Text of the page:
General Hospital

GH’s Leslie Charleson’s Revelations On Maurice Benard’s State Of Mind

Leslie Charleson and Maurice BenardLeslie Charleson and Maurice Benard

Maurice Benard welcomed one of daytime’s finest on his video podcast, State Of Mind – the iconic Leslie Charleson, who portrays fan-favorite Dr. Monica Quartermaine on General Hospital. With a nod to the Tom Hanks classic, Forrest Gump…this episode was like a box of chocolates. A question would lead to surprising answers, which would open the door to more. You might be surprised at what you might get.

Leslie Charleson: Peeling Back The Layers

State Of Mind marked the first time these two GH cast members had an intimate sit-down. Maurice Benard jumped right in with an introduction, “This is truly an honor. What can I say about Leslie? Four-time Emmy nominated, should have been 10 times.” He earnestly added, “I think that Stuart Damon [gets choked up] was the King, and she is the Queen [of daytime].” But the two actors would tackle her late co-star, who played her partner on the show for more than 35 years, later in the episode.

First, Benard wanted to know more about her childhood and personal history. And that led to her own connection with mental illness and peeling back the darkness to get to the light.

*Trigger Warning: The following subject matter contains references to Suicide and Suicide Ideation.

Charleson revealed, “My sister [Kate] was bipolar, and she committed suicide in 1996. It was a tough time. We didn’t know what it was about at all. In fact, I had bailed her out of jail. I had checked her into St. John’s. I had reluctantly done a lot of things, and she made me mad, too. She would call all of the time and just keep calling. When we were together, she would just come into the bedroom and just talk. At three in the morning.”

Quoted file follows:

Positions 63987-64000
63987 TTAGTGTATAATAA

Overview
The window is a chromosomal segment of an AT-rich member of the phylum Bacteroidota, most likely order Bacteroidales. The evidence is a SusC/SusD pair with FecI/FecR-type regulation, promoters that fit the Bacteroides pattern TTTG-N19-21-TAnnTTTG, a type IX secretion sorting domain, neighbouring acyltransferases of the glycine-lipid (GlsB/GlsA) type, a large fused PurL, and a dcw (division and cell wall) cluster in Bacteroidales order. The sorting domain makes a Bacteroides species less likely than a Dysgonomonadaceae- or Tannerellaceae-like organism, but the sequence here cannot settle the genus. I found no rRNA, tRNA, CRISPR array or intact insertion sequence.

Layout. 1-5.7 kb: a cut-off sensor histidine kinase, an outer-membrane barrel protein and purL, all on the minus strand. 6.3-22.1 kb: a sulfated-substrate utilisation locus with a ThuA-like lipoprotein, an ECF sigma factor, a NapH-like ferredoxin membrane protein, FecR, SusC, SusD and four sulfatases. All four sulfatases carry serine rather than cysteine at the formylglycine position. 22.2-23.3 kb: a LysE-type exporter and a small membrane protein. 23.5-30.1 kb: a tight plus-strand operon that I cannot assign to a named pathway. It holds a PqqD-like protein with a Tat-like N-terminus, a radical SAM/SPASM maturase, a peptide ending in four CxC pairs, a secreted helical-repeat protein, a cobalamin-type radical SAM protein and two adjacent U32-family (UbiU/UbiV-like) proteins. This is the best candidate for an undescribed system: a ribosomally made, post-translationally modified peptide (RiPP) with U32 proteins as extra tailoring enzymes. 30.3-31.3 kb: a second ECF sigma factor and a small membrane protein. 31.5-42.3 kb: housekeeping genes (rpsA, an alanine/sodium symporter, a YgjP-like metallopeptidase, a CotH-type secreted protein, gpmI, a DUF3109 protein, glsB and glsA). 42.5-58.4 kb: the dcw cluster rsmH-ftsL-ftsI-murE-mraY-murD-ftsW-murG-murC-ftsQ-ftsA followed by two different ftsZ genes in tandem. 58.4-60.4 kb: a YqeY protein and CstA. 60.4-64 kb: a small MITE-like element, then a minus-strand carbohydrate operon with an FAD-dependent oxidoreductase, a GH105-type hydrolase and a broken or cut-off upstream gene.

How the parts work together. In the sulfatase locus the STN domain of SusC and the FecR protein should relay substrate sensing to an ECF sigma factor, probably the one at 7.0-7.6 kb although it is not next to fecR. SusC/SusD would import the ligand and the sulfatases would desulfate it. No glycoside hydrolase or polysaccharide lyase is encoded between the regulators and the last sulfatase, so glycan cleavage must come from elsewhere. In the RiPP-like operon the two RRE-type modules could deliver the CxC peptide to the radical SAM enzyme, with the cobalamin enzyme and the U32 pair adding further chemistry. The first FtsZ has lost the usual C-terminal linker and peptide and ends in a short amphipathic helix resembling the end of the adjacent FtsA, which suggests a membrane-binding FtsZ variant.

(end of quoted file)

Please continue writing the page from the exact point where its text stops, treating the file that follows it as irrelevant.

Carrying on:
Benard acknowledged, “That was the mania.”

“That was the highs,” Charleson agreed. “And then I wouldn’t see her for a long time. And, actually, when it happened, I had stopped answering the phone.” The daytime veteran explained, “She would just keep calling and calling. And I had to work. I remember that I went home at lunch, and I pushed the button for voicemail messages, and there was something in her tone. She just said that she was so tired…[Charleson got emotional] to take care of her cats. And that it wasn’t my fault.”

“I went back to work, but I didn’t last for long because I just knew that this time something was wrong, was really wrong,” she continued. “I just remember that I had to get out of work early. And she had an apartment right here. I went over, and she didn’t answer. She lived on the first floor. I went over to the window, and she had hung herself. She was only 43.”

“What you are doing right now, what you are saying right now, is going to help so many people,” Benard replied.

Charleson countered, “You’re the lucky one that wanted help. She refused it. Denied it. It was just a spiral.”

Remember Stuart Damon And More

During the daytime heyday, when soap operas covered weather machines, aliens, multiple personalities, and angel visitations, General Hospital rolled out a breast cancer storyline that involved a couple – telling her side and the husband’s side of battling the disease. Leslie Charleson and Stuart Damon were all in!